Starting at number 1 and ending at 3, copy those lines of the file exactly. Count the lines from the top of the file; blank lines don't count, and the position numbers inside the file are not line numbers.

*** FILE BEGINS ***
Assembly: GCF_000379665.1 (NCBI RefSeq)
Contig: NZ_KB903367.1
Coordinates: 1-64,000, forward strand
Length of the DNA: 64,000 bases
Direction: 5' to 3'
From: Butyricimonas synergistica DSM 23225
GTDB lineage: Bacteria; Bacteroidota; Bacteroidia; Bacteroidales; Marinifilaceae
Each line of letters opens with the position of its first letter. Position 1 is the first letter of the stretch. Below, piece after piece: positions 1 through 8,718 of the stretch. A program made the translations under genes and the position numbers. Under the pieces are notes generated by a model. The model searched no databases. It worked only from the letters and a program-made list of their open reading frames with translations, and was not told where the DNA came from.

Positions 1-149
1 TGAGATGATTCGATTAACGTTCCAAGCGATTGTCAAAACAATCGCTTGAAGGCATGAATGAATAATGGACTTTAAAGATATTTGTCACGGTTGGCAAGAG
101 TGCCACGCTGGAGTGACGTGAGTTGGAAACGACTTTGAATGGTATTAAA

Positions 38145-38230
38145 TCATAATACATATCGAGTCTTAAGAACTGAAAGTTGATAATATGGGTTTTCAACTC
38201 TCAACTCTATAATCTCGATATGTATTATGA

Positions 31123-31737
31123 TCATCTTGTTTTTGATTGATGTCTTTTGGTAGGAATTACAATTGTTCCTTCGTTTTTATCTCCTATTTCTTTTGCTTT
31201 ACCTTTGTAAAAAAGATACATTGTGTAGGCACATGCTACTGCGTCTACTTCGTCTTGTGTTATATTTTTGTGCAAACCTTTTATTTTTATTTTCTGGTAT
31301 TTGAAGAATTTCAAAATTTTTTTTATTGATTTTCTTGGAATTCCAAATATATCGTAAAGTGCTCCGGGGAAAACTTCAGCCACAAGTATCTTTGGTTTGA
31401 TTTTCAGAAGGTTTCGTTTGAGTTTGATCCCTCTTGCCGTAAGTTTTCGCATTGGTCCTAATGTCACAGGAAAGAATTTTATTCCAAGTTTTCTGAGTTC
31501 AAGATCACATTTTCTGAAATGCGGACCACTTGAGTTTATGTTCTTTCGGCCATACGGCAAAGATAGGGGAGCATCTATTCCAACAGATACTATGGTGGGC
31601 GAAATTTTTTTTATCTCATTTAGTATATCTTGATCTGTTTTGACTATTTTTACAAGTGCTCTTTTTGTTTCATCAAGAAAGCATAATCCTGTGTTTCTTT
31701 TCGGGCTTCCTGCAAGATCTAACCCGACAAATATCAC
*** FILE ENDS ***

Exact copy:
Assembly: GCF_000379665.1 (NCBI RefSeq)
Contig: NZ_KB903367.1
Coordinates: 1-64,000, forward strand